Teaching in South Korea
Here's What You Must Know!!
Teaching in South Korea - What a tremendously enriching experience for Carly.
My cousin's daughter, Carly, just returned from a year of teaching English in South Korea so I asked her to write about her experience. If you're considering being a teacher in South Korea (and even if you're not), you will find her insights incredibly interesting, informative and very useful.
Getting the Job
After years of reading entertaining emails of my cousin's experience living in South Korea, I (Carly) was curious to see what all the fuss was about. Coupled with my desire to travel through Asia, teaching English in Korea seemed the obvious choice to a) explore the culture b) raise the funds with which to travel.
Getting the gig was surprisingly easy. I expressed interest in teaching English in South Korea in mid-November, sent in my qualifications within two weeks and come Christmas, I was on my way.
My recruiter booked my flight, organized my visa, set up my apartment and connected me with co-workers through email, before I set off. It all happened rather quickly, but looking back, there really wasn't much more I could have done to prepare for the experience.
In fact, further preparation and research would have probably made things more difficult because nothing goes as planned in Korea!
Eating and Customs in South Korea
I was limited to restaurants with picture menus my first couple days there (fortunately, there are plenty) but eventually picked up the words for some key food items.
I immediately fell in love with Korean cuisine - it's spicy, carb-rich and you get a smorgasbord of pickled and often unidentifiable side dishes with every meal.
Korean meal etiquette can be quite complex, and it might take a while to get used to. First off, traditional families don't speak at all during the meal (I learned this after I spent an entire meal trying to break the awkward silence!).
Every item must be given and received either with two hands, or with your left hand holding your right arm to show respect. It is expected that you pour drinks for everyone else at the table, and have someone else pour yours. If your boss or an elder pours you a drink, turn away from him/her when you drink it.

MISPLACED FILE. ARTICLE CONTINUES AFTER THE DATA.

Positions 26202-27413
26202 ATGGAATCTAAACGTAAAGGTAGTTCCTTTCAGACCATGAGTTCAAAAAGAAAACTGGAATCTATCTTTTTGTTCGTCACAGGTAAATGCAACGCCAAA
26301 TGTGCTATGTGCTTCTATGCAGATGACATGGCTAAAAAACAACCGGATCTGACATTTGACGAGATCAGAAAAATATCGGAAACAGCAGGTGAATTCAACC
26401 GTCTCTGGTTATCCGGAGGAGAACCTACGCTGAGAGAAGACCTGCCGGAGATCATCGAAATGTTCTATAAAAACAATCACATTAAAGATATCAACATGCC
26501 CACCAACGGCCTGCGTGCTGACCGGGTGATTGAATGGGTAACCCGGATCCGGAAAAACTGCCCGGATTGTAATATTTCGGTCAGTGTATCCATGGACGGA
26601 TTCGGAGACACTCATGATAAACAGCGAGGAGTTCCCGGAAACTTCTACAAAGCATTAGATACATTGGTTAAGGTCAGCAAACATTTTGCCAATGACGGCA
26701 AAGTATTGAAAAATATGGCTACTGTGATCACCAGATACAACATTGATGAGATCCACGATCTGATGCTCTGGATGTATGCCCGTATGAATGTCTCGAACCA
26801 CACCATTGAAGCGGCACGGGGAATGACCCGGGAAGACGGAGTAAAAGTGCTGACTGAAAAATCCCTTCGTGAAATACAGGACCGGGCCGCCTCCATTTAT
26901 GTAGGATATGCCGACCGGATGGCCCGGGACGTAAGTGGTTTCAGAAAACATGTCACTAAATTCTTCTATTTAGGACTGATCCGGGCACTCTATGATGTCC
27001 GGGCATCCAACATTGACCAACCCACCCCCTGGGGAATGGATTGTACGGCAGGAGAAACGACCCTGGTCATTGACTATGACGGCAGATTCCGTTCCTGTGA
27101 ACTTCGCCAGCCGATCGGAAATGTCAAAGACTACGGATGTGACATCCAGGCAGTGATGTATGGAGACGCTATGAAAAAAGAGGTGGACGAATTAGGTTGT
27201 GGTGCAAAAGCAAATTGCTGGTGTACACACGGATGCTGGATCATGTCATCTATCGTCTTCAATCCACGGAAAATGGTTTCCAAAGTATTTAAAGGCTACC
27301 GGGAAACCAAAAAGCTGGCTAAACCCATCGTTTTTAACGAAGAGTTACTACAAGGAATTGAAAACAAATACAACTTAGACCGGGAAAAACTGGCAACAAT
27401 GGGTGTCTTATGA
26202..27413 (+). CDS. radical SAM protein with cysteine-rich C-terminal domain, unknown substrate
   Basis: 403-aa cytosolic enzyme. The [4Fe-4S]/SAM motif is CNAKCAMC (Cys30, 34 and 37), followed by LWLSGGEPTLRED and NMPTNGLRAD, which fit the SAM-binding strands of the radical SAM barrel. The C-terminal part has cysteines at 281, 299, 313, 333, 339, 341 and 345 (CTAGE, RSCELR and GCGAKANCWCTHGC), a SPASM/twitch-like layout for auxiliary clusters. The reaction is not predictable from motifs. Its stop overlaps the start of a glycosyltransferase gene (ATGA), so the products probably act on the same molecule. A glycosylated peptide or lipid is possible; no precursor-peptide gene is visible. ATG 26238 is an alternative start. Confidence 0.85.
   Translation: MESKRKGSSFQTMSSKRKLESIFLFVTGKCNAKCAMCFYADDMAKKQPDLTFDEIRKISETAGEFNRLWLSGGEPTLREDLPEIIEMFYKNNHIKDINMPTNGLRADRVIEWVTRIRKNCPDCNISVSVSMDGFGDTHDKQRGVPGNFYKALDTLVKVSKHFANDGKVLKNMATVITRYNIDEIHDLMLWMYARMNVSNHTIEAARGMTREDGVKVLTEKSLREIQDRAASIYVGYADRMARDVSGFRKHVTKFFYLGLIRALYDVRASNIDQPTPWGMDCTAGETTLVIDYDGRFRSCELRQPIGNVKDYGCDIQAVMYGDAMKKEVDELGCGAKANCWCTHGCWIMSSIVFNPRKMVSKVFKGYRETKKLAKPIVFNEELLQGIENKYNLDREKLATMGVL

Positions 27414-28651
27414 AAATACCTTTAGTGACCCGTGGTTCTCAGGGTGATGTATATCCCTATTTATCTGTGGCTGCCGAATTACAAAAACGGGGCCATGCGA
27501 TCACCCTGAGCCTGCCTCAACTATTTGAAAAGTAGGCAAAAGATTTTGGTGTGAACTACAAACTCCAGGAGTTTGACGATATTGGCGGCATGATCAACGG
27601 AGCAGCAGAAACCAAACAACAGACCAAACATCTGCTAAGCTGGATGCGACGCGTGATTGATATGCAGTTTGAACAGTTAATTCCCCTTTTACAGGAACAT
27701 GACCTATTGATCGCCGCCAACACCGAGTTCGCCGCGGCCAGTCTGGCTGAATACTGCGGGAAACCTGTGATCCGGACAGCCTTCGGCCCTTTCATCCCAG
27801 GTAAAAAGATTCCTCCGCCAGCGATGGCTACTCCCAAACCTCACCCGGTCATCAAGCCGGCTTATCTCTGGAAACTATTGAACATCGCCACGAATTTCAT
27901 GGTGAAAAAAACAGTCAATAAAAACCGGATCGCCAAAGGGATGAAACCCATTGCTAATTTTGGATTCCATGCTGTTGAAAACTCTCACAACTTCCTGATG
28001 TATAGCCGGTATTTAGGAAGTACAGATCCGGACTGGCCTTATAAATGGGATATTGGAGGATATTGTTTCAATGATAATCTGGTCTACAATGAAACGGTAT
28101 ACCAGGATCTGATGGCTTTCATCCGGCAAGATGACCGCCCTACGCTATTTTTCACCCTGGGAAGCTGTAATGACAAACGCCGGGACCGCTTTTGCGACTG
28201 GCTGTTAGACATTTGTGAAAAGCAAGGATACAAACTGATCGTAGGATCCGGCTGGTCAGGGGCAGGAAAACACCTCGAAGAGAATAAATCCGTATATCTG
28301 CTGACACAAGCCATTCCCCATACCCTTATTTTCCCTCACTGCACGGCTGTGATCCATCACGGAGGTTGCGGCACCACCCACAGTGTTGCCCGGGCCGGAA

If the spice gets your nose running, turn away from the table to wipe it. Never leave your chopsticks upright in your rice. It will take some getting used to, but I quite enjoyed the communal meals and little signs of respect and intimacy engrained in everyday routines.
Teaching in South Korea - Communication
Communication can be pretty difficult when you first arrive because a lot of body language gets lost in translation. Any notion of 'universal' signing (eg. nodding yes and no) crumbles within your first week.
The upside is your Charades game will improve exponentially by the time you return home with all the signing options you will be forced to try!
Most of your students will have a limited but working facility with the language and there should always be a Korean teacher on hand. It would be wise to have a Korean colleague write out your address and the school's address for you.
Comprehension within the classroom is mostly hindered by pronunciation. I would highly suggest taking a couple days to learn the Korean alphabet.
It sounds like a challenging task when you first arrive and are surrounded by strange characters, but it's actually quite simple and perfectly phonetic.
Being able to look at the English language within the confines of the Korean alphabet will help you tremendously. I'd say that it's more important to learn to pronounce English words spelled with the Korean alphabet than to develop a Korean vocabulary at first.
This will help you to understand your students' mistakes and will lower the communication barrier. (The Korean alphabet cannot accommodate the letters V,F,Z or pairings of consonant sounds, and R and L are a single letter that varies in pronunciation with its placement within a syllable.